The economies of Michigan: Grand Rapids




Grand Rapids
By the numbers

$48 billion

Size of local economy, 2013

3.9

Percent economic growth, 2012-2013.

4th

Rank, among 14 metropolitan
regions in Michigan, in terms
of one-year growth

57th

Rank, among 382 metropolitan
regions in country, in terms of
one-year change in GDP

2nd

Rank, among 14 Michigan regions,
in overall economic size

57

Rank, among 382 metropolitan
regions in country, in terms of
one-year change in GDP

57th

Rank nationally, in terms of economic size.
With just over 1 million people over Kent,
Ottawa, Barry and Montcalm counties, the region
is the 52nd largest MSA in population.

The Business Buzz

Pick a sector, any sector – nearly all gained GDP in 2013 compared to 2012. Of the major industries, only government was down, by 2.9 percent in 2013. Manufacturing, the region's largest sector, gained 6.2 percent. It's back up to 25 percent of the overall economy. Arts and entertainment was up by nearly 8 percent, real estate by nearly 8 percent and construction by nearly 7 percent. Real estate stands 17.8 percent above 2007 levels and the educational services sector – which gained 4.1 percent in 2013 – is more than 19 percent above 2007.

All this adds up to a 3.9 percent overall GDP rise, making it 11 percent of state GDP.

“We never gave up on manufacturing here,” said Birgit Klohs, president and CEO of The Right Place, a Grand Rapids-based regional economic organization. “Yes, there is a future in manufacturing and it is highly technological and advanced.”

She cited a need, however, to better prepare workers for that new future.

“You don't give an unskilled worker a $1 million piece of equipment. These are really good paying jobs but we don't have the labor force to match,” she said.

Top 10 industries: Region’s recovery broad based

The state’s second largest regional economy has seen steady growth across sectors, providing positive economic news in a state long beset with bad.

Sector 2013 GDP
(in millions)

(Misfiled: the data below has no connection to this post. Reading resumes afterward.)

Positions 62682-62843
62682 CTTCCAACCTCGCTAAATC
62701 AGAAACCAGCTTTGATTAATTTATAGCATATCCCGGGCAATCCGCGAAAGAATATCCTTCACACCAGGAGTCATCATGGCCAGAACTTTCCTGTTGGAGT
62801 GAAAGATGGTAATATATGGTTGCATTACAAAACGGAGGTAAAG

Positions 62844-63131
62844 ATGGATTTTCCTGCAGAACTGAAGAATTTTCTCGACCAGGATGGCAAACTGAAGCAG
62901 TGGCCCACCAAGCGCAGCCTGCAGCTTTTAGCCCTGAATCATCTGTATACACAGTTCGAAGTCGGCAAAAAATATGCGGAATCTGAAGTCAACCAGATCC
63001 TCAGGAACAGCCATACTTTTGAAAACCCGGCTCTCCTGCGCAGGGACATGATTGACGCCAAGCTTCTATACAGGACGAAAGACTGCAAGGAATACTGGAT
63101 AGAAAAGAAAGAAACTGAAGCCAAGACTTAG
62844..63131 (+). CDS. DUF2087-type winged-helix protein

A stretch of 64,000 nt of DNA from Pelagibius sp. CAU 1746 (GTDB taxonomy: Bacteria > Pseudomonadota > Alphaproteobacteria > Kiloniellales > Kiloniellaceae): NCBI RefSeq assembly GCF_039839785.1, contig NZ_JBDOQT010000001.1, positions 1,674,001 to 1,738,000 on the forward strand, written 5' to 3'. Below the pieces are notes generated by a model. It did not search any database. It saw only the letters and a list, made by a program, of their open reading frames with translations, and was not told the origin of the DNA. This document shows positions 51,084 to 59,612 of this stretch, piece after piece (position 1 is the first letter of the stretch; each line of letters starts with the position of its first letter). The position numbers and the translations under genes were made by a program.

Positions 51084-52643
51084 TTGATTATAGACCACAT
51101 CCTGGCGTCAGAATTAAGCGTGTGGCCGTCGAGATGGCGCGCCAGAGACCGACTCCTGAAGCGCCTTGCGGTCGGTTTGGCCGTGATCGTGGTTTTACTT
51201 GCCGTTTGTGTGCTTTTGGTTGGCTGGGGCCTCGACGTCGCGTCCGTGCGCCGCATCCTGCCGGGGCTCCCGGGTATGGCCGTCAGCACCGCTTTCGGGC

Percent of economy Peak year Change (2013)
from peak
Change from 2007 Change from 2012
Manufacturing $12,074 25.1% 2006 -1.7% 0.4% 6.2%
Finance, insurance $7,913 16.5% 2013 0.0% 10.9% 6.3%
Prof. and business services $5,048 10.5% 2013 0.0% 3.5% 0.6%
Educational services, health care $4,890 10.2% 2013 0.0% 16.2% 4.1%
Wholesale trade $3,882 8.1% 2005 -7.4% -7.7% 1.0%
Government $3,785 7.9% 2002 -8.8% -5.2% -2.9%
Retail trade $3,269 6.8% 2003 -0.9% 7.7% 4.8%
Construction $1,605 3.3% 2004 -38.8% -19.0% 6.7%
Arts, entertainment, recreation,
accommodations, food service
$1,374 2.9% 2013 0.0% 23
.2%
7.3%
Transportation and
warehousing
$1,136 2.4% #N/A #N/A #N/A #N/A

Although it's not an "industry" by federal definition, government services were included in the list.

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Comments

EB
Fri, 11/07/2014 - 6:53pm
Ya know, there are some other important regions in this state: Escanaba, Marquette, Sault St. Marie; even though they're Packer fans, the U.P. is actually part of Michigan. Traverse City is also part of Michigan; thought you might need a reminder.
Marc
Tue, 11/11/2014 - 9:48am
EB, I agree. How about Mt. Pleasant and north? Maybe just a limitation on the numbers available. But your point is well taken. It would appear that these numbers show that if you live in the major population center (s) of the State, 2013 was a good year. If your location is not part of the major population center (s) it wasn't. Is this a replication of the national numbers where the big cities on the coasts (east south and west) are growing faster than the rest of the country?